Teaching

Human Information Interactions (INLS 500)

Students examine cognitive, affective, social, and organizational/institutional approaches to understanding interactions between people and information. Emphasis is placed on the role of information professionals and information systems as mediators.  Students are encouraged to analyze current events and situations, and to apply concepts, models and theories to their own information practice.

500Spring16Syllabus

Information Ethics (INLS 584)

The intention of this course is to introduce students to the variety of ethical issues they will need to address as information professionals. After a brief overview of moral theories and their application to ethical issues, as well as ethical codes of conduct for the information professions, the class will focus on particular issues that are most salient to information professionals, such as societal implications of information creation and use, information/data as intellectual property, privacy, access to information/censorship, access to information technology, effects of computerization on the work environment (job displacement, deskilling, ergonomic issues, electronic monitoring), effects of computer-mediated communication on understandings of identity and relationships, and effects of computerization on democracy and government.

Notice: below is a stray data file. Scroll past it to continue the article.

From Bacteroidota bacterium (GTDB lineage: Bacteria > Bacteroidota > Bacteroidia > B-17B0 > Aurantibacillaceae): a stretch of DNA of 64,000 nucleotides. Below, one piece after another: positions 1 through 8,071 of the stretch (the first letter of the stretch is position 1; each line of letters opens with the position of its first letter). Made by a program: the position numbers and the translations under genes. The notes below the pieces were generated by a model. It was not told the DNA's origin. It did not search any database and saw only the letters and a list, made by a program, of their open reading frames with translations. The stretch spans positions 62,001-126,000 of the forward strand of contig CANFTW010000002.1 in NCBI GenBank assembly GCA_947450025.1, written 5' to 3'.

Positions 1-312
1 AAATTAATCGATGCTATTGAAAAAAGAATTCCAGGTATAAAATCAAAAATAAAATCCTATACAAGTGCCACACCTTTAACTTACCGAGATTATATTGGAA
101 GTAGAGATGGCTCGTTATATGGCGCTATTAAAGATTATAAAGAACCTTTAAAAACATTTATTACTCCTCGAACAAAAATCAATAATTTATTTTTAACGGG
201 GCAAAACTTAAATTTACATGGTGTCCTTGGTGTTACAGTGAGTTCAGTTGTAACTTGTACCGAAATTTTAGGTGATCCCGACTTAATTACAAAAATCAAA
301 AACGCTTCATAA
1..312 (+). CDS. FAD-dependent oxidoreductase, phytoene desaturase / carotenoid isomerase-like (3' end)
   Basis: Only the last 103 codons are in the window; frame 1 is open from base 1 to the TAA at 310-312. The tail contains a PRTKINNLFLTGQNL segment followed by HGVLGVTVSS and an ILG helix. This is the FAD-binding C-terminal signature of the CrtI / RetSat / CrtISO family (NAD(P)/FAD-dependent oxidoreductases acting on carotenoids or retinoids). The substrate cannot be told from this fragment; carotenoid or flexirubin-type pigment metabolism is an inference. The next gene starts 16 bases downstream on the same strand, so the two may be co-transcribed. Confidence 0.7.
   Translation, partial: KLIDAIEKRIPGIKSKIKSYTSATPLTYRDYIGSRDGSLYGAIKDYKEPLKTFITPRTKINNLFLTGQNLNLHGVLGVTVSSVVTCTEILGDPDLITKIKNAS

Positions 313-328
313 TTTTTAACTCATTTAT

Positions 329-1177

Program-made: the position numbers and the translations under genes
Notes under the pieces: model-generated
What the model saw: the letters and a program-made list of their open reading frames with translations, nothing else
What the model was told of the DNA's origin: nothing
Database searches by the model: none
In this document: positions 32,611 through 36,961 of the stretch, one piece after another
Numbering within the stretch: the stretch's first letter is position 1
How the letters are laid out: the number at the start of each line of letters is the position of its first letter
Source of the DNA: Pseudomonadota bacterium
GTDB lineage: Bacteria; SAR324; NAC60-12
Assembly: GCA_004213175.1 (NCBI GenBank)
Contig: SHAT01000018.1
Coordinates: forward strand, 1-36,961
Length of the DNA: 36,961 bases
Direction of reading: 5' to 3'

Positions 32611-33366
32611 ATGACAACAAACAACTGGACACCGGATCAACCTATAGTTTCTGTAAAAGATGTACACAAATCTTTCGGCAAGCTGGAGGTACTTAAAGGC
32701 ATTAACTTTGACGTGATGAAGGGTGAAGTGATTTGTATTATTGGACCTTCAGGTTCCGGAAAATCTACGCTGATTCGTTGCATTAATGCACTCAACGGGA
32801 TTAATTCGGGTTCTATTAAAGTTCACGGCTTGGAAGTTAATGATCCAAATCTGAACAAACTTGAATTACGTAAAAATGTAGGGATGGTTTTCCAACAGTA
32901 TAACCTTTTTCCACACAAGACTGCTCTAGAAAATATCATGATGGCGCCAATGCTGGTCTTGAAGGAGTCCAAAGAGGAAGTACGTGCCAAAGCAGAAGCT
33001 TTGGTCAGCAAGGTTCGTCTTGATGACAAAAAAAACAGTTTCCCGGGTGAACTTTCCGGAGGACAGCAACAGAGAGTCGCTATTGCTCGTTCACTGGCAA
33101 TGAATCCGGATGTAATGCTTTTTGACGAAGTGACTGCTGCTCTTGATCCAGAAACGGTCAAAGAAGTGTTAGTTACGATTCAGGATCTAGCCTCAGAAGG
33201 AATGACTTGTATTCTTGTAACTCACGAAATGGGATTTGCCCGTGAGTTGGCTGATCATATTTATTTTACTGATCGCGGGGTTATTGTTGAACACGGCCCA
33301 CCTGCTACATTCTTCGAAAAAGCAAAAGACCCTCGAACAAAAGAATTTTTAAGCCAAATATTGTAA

584_EthicsSyllabus

 


Local Contexts and Information Behavior (INLS 690-230)

This course is designed to help students develop a better understanding of information needs, seeking, and sharing in local and community settings. Students in this course will become familiar with ILS literature focusing on face-to-face interactions in a variety of community settings, as they plan a project designed to support or improve information seeking or sharing in a local, place-based community. Students will leave the course with tools for the following:

  • Identifying actors/stakeholders within a local community
  • Understanding how information needs/behaviors occur in local contexts
  • Exploring different practical and theoretical perspectives on information behaviors in local communities and contexts
  • Reasoning through implications for programming and services in the chosen local setting/organization/population

690_LocalContextsInfoBehavior

Master’s Paper Proposal Development (INLS 781)

During this course, each student will develop a proposal for the work to be completed during the following semester, in the master’s paper/project (INLS 992). It is assumed that class members have taken the prerequisite course, INLS 581. This is a 1.5 credit course.

Research Methods (INLS 581)

An introduction to research methods used in information and library science, exploring the design, interpretation, analysis and application of published research.

Amelia Gibson is an Assistant Professor at the School of Information and Library Science at the University of North Carolina at Chapel Hill. Her primary research interests center on health information behavior, and local communities and places as information systems. She is particularly interested in the effects of place and community on the information worlds, information behavior, information needs, and information access of various populations. She earned her Ph.D. and MLIS from Florida State University, and her AB from Dartmouth College in Hanover, New Hampshire.